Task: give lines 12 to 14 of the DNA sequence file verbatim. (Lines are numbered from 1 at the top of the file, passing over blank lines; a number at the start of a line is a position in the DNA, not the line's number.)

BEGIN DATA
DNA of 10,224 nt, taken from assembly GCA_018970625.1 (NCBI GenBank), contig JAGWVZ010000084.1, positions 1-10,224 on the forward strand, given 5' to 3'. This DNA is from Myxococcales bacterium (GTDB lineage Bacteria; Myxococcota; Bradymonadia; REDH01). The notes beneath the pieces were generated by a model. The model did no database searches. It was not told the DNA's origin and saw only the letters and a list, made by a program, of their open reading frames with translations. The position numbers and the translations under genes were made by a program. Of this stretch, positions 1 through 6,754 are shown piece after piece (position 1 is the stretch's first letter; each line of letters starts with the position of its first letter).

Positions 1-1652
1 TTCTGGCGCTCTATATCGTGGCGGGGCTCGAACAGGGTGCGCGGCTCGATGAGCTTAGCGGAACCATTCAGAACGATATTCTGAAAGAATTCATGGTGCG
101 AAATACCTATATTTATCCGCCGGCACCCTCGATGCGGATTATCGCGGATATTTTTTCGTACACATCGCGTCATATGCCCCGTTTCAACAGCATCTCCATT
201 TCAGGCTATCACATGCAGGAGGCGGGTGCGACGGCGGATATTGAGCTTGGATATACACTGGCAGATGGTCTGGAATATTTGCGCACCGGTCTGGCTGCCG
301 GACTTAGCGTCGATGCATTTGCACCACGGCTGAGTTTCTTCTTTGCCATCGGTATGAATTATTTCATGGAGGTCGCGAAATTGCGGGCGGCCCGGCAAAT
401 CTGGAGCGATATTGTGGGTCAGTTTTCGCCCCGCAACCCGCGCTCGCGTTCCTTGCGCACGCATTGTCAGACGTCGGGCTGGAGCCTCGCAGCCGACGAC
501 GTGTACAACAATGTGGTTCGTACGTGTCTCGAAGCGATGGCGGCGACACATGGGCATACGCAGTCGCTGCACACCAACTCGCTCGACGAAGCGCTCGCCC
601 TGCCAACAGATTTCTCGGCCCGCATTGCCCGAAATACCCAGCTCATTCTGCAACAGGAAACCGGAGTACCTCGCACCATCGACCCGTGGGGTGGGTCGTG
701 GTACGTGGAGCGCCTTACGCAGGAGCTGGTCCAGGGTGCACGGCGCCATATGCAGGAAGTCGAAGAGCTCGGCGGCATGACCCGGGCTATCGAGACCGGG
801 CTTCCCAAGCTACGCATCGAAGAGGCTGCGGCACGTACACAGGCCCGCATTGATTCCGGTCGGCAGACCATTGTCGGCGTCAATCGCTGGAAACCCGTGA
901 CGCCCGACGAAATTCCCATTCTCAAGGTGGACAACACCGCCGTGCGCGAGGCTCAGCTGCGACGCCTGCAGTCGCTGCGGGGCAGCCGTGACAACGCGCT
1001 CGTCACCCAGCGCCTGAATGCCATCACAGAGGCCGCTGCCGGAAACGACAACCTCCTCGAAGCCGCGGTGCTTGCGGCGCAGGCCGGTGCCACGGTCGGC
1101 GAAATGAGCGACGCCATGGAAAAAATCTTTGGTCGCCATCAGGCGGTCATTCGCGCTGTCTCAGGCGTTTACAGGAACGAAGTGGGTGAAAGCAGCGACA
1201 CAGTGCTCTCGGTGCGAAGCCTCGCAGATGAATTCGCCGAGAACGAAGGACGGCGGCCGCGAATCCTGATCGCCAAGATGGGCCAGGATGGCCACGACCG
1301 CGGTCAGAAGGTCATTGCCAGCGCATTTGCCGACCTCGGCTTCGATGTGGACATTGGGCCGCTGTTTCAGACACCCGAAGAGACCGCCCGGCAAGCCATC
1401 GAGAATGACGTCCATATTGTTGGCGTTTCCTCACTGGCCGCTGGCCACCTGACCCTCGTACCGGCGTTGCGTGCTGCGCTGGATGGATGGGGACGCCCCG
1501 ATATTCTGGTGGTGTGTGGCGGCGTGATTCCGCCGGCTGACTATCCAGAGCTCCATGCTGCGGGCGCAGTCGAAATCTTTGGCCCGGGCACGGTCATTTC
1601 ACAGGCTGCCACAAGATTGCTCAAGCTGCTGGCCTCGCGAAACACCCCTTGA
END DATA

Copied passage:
901 CGCCCGACGAAATTCCCATTCTCAAGGTGGACAACACCGCCGTGCGCGAGGCTCAGCTGCGACGCCTGCAGTCGCTGCGGGGCAGCCGTGACAACGCGCT
1001 CGTCACCCAGCGCCTGAATGCCATCACAGAGGCCGCTGCCGGAAACGACAACCTCCTCGAAGCCGCGGTGCTTGCGGCGCAGGCCGGTGCCACGGTCGGC
1101 GAAATGAGCGACGCCATGGAAAAAATCTTTGGTCGCCATCAGGCGGTCATTCGCGCTGTCTCAGGCGTTTACAGGAACGAAGTGGGTGAAAGCAGCGACA